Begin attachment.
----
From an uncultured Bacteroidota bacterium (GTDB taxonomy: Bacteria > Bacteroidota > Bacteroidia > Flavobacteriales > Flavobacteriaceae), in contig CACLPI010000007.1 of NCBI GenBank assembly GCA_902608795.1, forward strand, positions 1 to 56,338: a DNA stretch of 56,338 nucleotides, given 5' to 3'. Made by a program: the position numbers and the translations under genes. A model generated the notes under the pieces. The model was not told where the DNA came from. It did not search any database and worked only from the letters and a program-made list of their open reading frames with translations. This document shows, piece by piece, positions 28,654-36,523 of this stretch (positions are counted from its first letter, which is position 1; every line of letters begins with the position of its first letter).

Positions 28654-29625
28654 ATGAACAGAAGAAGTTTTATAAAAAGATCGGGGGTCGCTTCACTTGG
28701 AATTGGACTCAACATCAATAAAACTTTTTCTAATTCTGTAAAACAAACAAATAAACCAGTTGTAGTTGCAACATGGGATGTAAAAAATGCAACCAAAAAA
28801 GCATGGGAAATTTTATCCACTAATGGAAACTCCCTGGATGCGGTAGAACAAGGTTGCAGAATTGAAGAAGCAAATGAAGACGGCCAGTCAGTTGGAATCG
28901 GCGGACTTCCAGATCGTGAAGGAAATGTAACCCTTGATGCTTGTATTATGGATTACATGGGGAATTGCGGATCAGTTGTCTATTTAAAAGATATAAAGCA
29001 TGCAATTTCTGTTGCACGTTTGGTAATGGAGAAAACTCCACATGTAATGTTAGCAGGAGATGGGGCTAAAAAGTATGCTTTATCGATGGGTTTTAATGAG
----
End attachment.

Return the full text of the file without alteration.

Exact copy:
From an uncultured Bacteroidota bacterium (GTDB taxonomy: Bacteria > Bacteroidota > Bacteroidia > Flavobacteriales > Flavobacteriaceae), in contig CACLPI010000007.1 of NCBI GenBank assembly GCA_902608795.1, forward strand, positions 1 to 56,338: a DNA stretch of 56,338 nucleotides, given 5' to 3'. Made by a program: the position numbers and the translations under genes. A model generated the notes under the pieces. The model was not told where the DNA came from. It did not search any database and worked only from the letters and a program-made list of their open reading frames with translations. This document shows, piece by piece, positions 28,654-36,523 of this stretch (positions are counted from its first letter, which is position 1; every line of letters begins with the position of its first letter).

Positions 28654-29625
28654 ATGAACAGAAGAAGTTTTATAAAAAGATCGGGGGTCGCTTCACTTGG
28701 AATTGGACTCAACATCAATAAAACTTTTTCTAATTCTGTAAAACAAACAAATAAACCAGTTGTAGTTGCAACATGGGATGTAAAAAATGCAACCAAAAAA
28801 GCATGGGAAATTTTATCCACTAATGGAAACTCCCTGGATGCGGTAGAACAAGGTTGCAGAATTGAAGAAGCAAATGAAGACGGCCAGTCAGTTGGAATCG
28901 GCGGACTTCCAGATCGTGAAGGAAATGTAACCCTTGATGCTTGTATTATGGATTACATGGGGAATTGCGGATCAGTTGTCTATTTAAAAGATATAAAGCA
29001 TGCAATTTCTGTTGCACGTTTGGTAATGGAGAAAACTCCACATGTAATGTTAGCAGGAGATGGGGCTAAAAAGTATGCTTTATCGATGGGTTTTAATGAG